Chasing Ice proves that seeing really is believing

SA Agulhas passes through Tower Bridge in London on Dec 6, 2012 bound for an Antarctica expedition. “Seeing is Believing” is a a charity for avoidable blindness.

Chasing Ice – the very title appears to be a contradiction in terms. Ice is frozen water, frozen implies not moving, stuck in time and place. So how can you chase something that doesn’t move? This is the basic premise that veteran photographer James Balog and 28-year old film director, Jeff Orlowski set out to answer in the critically acclaimed documentary of the year, which previewed last night at the Curzon Soho in London. In the process, they have provided the most dramatic visual evidence of climate change in action captured to date.

Chasing Ice triumphs over audiences by virtue of its truly stunning cinematography. An iceberg equivalent in size to all of Lower Manhattan (except twice as tall as its tallest buildings) breaks away from Greenland’s Ilulissat glacier in the greatest such event ever captured on camera. The calving ice twists and turns in the water, rolling over to expose its underbelly, reminiscent of a whale breaching in the open ocean. Putting on a ballet performance to the sound of classical music, although there was no soundtrack, only the deep rumble of unimaginable natural forces, which deserved to have the volume cranked up to full. Edward Burlynsky’s images of industrial landscapes elicit the same uneasy response – a hypnotic attraction to the beauty in a scene of destruction and devastation. I found this unique footage to be eerily reminiscent of the 2011 tsunami in Japan in terms of the sheer scale of destruction, the similar displacement of huge volumes of seawater, and the unique footage captured. Although the impact on human populations is far more subtle, sea level rise due to climate change is a slow burner that could potentially displace more than 100 million people by the end of the century.

Undoubtedly, the greatest single success is Balog’s time-lapse photography, without which the movie would be meaningless. Time-lapse is a technique that speeds up a sequence of imperceptibly slow movements to give the impression of a continuous moving picture edited from footage captured over days, months and even years. Balog’s photo project, known as the Extreme Ice Survey (EIS), comprises cameras set up in 27 remote sites from Greenland to Alaska that allow us to bear witness to the ice advancing ever so slightly in the depths of winter only to retreat in spectacular fashion. It’s hard to fathom how a technique that has been around for over a century has only now been applied to the movement of ice. Even other nature documentaries such as “The Private Life of Plants”, a series narrated by David Attenborough, used time-lapse as far back as 1995 when the connection between climate change and melting ice was already widely recognized. Nevertheless all credit to Balog for getting a team together to finally bring the project to life.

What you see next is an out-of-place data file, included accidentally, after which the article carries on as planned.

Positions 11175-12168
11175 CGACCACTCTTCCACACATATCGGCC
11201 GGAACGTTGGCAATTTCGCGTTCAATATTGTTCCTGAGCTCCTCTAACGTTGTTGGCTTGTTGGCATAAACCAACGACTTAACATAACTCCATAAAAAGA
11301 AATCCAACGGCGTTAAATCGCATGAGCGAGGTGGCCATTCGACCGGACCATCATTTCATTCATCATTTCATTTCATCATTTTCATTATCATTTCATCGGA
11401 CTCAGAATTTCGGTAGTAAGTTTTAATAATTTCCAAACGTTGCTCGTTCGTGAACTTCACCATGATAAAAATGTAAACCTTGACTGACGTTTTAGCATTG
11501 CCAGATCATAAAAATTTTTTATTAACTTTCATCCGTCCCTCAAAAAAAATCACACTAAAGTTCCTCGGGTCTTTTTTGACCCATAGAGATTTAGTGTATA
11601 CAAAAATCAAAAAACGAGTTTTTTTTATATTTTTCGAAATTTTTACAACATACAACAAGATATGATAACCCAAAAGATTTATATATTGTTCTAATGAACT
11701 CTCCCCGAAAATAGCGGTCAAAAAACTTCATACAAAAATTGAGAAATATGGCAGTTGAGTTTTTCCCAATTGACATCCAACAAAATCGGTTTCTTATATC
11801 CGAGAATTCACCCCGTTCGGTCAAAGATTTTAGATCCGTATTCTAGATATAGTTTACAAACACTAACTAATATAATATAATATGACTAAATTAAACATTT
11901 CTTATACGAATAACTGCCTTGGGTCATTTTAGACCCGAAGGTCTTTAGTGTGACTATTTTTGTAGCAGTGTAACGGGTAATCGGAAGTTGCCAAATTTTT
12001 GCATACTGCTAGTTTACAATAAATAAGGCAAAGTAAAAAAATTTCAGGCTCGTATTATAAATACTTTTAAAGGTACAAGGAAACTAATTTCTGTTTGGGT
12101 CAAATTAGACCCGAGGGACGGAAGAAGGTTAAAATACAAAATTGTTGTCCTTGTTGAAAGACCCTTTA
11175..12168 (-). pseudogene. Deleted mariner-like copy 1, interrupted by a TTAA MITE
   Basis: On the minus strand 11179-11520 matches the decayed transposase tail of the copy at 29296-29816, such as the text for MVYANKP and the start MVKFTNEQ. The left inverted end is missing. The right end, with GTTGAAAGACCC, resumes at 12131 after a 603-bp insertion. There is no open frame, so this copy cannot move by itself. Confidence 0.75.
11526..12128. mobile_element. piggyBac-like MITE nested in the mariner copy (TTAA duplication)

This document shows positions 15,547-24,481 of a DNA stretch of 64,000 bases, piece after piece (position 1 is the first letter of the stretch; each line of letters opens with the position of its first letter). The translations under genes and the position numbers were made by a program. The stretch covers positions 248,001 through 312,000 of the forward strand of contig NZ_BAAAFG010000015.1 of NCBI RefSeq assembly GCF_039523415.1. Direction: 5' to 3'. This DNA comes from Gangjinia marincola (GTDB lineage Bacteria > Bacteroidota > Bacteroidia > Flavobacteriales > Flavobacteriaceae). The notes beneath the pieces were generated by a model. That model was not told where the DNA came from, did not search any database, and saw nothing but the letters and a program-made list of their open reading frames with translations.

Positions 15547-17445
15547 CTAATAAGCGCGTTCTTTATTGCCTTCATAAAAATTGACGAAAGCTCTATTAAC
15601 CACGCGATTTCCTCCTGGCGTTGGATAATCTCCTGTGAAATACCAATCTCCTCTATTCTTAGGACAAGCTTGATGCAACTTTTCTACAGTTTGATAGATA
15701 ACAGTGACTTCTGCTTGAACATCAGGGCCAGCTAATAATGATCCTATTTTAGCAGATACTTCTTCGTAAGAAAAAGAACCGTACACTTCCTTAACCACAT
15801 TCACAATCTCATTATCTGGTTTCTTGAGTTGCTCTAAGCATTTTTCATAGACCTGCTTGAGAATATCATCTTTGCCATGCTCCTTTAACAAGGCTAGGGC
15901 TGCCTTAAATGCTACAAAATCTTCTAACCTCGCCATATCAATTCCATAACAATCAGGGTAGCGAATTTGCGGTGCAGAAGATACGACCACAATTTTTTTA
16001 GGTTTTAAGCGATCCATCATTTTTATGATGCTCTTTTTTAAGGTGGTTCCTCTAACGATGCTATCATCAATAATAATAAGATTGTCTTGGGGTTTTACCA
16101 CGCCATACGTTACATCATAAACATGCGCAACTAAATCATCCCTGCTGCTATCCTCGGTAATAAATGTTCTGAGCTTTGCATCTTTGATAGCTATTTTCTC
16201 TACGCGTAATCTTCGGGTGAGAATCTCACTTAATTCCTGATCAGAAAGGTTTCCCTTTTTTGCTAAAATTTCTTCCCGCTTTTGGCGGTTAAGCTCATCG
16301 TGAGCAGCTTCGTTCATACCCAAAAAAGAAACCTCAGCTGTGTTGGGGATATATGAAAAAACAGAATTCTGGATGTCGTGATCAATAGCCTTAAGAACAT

Ice is by its very nature cold, inhospitable and unforgiving. It was always going to be a massive challenge to illicit an emotional reaction from the public towards what are essentially massive blocks of ice sliding into the water. There were no cuddly polar bears or dancing penguins on show, neither were there Inuit fishing communities nor Sami reindeer herders. As a consequence, this heaped pressure on Balog’s personal story to deliver with emotional impact whilst at the same time not detracting from the main narrative of the melting ice. A task that is equally as tricky as hiking across a crevasse-strewn ice field and one in which I’m not convinced this movie succeeded in living up to. The determination of Balog to overcome technical glitches, his repeated knee operations and spurning of medical advice, the glimpses of family life, somehow didn’t come together to instill one coherent emotional response in the viewer. It could be argued that since this is a movie about chasing ice and climate change, we should not be distracted by a personal story. But in my opinion, both should blend seamlessly with each element reinforcing the other in order for the movie to succeed as a whole.

Chasing Ice is the 28 year old director’s first foray into a full-length feature and I can’t help but wonder why the task wasn’t left to a more seasoned veteran. Whilst the cinematography is breathtaking, the editing was found rather wanting. The clever use of scale to help the audience comprehend the epic nature of the ice-scapes shown on the screen and the before/after shots were certainly commendable. However, scientific facts and figures felt imposed on the viewer and there was a lack of inventiveness in sharing climate change data through the more cutting edge infographics and animation that audiences have come to expect today. Similarly, footage of Balog’s lecture tour didn’t manage to create the buzz of excitement that should have left cinema audiences wanting to replicate for themselves once they left the theatre. Climate change is not a light topic and despite the stunning imagery and my deep admiration for Balog, it was hard not to feel somewhat dejected about the future of the ice and our Planet as a whole.